Here’s the headline from Ha’Aretz:
IDF soldier, three Israelis lightly hurt at Bil’in anti-fence protest
Here’s the story from Anarchists Against the Wall, a primary organizer of the weekly nonviolent protests at Bil’in:
Eleven people were injured today, after the army attacked the demonstration with a volley of teargas, concussion grenades and rubber coated steel bullets. An Israeli anarchist, Kobi Snitz, was repeatedly hit in the head with metal concussion grenades, used as brass knuckles. The scene took place as Snitz tried, together with others, to prevent a provocative arrest of a Palestinian demonstrator. He was later evacuated to Tel Hashomer hospital and had three of his wounds stitched….
Based in part on my own participation in a November Bil’in protest, I know the Israeli mainstream media routinely and seriously present a one-sided take on these protests, misrepresenting the sequence of events to make it appear hundreds of protestors attack Israeli soldiers. That’s a lie.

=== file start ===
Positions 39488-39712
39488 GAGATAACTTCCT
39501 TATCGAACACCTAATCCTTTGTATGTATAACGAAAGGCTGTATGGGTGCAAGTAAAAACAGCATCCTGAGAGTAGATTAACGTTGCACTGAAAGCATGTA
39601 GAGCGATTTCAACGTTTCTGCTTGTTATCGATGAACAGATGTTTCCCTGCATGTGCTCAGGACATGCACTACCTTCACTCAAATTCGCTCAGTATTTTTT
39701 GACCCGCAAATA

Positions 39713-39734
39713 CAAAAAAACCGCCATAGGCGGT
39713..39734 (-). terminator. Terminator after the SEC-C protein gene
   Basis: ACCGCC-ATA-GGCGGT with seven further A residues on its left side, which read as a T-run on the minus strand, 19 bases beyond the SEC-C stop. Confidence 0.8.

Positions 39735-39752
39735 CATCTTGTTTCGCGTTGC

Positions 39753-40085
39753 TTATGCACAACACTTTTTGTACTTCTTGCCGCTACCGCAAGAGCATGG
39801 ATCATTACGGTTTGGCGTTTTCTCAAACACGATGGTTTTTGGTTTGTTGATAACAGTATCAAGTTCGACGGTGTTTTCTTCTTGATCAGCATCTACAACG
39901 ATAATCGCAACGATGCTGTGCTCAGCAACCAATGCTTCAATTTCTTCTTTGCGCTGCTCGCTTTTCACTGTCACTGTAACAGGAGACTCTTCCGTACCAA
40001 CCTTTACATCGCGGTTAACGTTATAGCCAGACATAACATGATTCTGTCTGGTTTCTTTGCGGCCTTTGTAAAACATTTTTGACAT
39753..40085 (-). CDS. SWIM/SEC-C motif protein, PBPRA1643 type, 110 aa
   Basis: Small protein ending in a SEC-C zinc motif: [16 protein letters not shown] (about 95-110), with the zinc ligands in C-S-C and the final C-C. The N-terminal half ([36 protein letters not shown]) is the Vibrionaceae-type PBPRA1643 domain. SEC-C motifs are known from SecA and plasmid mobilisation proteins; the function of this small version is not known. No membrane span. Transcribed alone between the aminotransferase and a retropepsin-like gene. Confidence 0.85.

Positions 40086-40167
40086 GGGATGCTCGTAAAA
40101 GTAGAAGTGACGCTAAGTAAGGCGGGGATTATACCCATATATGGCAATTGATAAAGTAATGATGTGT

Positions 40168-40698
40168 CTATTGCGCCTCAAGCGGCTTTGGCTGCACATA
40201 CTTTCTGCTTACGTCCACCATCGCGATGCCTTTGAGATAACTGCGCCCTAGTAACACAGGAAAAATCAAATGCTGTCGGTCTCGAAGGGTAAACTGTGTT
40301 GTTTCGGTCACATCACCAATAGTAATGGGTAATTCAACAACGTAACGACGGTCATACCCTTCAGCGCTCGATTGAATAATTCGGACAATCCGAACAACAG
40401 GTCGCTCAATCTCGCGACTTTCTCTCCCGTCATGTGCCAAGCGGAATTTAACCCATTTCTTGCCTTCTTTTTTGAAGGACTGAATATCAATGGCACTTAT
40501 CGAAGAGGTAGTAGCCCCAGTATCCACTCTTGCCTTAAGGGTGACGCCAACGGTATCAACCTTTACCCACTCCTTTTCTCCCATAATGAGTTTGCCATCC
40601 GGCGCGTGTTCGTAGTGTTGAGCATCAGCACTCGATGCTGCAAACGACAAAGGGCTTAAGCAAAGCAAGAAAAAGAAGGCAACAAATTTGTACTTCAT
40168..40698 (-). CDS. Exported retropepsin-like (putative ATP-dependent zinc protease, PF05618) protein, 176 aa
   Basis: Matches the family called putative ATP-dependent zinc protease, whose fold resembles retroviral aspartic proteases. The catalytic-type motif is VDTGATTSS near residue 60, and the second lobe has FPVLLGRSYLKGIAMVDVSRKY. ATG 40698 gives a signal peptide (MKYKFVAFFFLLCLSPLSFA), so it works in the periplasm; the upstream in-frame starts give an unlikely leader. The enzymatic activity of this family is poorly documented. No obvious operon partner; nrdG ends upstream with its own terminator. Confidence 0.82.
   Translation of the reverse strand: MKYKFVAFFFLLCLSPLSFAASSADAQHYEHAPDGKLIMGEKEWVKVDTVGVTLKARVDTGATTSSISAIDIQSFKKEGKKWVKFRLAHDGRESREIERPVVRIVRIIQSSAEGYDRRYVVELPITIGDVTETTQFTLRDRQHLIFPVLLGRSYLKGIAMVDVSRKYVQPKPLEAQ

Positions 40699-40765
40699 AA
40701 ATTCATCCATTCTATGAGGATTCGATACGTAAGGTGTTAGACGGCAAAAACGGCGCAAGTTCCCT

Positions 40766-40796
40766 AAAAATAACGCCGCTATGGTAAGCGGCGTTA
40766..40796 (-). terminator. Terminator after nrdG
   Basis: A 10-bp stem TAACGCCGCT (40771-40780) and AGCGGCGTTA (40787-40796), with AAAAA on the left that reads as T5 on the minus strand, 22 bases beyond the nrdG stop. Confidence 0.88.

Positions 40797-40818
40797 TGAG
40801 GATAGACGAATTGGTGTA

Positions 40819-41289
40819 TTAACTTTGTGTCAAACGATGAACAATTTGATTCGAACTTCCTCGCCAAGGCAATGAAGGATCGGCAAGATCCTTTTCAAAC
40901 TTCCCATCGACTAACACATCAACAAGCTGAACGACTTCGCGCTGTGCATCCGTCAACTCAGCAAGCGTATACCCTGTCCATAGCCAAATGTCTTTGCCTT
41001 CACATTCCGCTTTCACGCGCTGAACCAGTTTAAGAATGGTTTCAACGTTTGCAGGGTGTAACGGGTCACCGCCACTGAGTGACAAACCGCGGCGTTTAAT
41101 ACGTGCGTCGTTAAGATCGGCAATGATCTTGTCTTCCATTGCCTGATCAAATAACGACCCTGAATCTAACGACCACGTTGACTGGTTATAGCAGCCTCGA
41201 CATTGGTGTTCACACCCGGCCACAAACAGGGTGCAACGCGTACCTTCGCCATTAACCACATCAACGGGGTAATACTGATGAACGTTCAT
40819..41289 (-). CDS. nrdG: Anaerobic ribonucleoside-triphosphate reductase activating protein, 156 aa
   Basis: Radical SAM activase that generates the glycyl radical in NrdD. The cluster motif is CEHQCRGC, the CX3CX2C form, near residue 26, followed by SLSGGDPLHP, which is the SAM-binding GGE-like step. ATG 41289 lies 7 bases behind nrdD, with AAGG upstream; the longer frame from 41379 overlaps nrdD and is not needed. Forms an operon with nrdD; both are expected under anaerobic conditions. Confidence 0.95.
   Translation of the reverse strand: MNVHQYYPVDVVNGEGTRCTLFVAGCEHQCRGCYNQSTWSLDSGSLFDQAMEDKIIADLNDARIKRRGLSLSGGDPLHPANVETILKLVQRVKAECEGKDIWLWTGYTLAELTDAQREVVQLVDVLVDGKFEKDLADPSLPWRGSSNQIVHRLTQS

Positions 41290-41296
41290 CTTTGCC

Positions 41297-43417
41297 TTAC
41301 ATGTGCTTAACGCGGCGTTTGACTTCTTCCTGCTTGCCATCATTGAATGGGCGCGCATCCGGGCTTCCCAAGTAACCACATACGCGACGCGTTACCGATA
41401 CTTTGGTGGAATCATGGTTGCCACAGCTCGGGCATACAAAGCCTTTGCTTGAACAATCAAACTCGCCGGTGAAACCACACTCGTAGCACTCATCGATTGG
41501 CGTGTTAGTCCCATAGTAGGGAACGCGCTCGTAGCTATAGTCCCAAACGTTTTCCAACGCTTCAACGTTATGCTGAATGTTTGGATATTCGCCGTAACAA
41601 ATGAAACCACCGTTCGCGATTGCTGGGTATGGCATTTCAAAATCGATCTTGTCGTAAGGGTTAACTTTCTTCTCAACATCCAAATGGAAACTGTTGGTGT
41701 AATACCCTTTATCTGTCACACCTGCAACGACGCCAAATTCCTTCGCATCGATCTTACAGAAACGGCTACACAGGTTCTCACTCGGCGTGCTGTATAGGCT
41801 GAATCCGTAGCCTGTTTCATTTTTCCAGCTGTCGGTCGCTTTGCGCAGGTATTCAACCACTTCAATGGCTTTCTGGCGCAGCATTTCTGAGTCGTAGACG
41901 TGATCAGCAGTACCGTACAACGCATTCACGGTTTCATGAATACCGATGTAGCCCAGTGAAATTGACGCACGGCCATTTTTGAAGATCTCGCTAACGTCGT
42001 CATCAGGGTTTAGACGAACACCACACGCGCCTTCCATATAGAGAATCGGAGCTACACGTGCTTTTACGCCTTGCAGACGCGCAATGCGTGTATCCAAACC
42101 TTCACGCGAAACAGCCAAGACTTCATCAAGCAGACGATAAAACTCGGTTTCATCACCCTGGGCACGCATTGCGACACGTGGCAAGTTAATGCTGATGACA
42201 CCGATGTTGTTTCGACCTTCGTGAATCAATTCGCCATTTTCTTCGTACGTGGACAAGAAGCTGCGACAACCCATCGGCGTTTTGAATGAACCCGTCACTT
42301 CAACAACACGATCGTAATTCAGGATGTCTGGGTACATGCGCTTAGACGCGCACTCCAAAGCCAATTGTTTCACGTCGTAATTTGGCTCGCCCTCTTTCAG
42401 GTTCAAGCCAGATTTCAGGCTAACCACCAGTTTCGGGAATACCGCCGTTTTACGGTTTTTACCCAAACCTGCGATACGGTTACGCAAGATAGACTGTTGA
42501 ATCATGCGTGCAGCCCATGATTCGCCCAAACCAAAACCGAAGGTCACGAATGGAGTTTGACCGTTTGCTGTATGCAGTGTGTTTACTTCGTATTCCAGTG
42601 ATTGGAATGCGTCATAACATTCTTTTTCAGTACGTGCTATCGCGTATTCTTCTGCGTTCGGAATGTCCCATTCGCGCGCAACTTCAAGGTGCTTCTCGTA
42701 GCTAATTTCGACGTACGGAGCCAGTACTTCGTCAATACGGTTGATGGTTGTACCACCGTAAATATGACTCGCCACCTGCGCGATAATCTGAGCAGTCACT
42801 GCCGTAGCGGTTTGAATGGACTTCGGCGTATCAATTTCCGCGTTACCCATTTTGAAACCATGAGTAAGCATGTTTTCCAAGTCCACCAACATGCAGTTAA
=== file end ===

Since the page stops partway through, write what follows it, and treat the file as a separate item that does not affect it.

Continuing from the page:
So I know there’s always more to the story than Ha’Aretz says. Even the background information is falsified:
The protestors claim the fence in the area is being built on land that belongs to Bil’in, and will cut off the village’s residents from their lands.
As anyone who has been to Bil’in knows, or anyone who has followed the court battles or the ruling of the World Court, the fence is indeed being built on land belonging to Bil’in and it does indeed separate village residents from their fields. The only policy question is whether Israel should build the wall on Bil’in land despite these consequences. Israel says yes. The villagers losing their land say no.
Today’s story bothers me more personally than usual because I’ve met Kobi, the injured Tel Aviv anarchist, several times. I was impressed by his commitment as well as by his level-headedness. I hope he’s okay.
Next Friday marks the two-year anniversary of these weekly Bil’in protests. It should draw a larger crowd than usual. I suspect Kobi will be among them.
~ Dennis Fox, 16 Feb 2007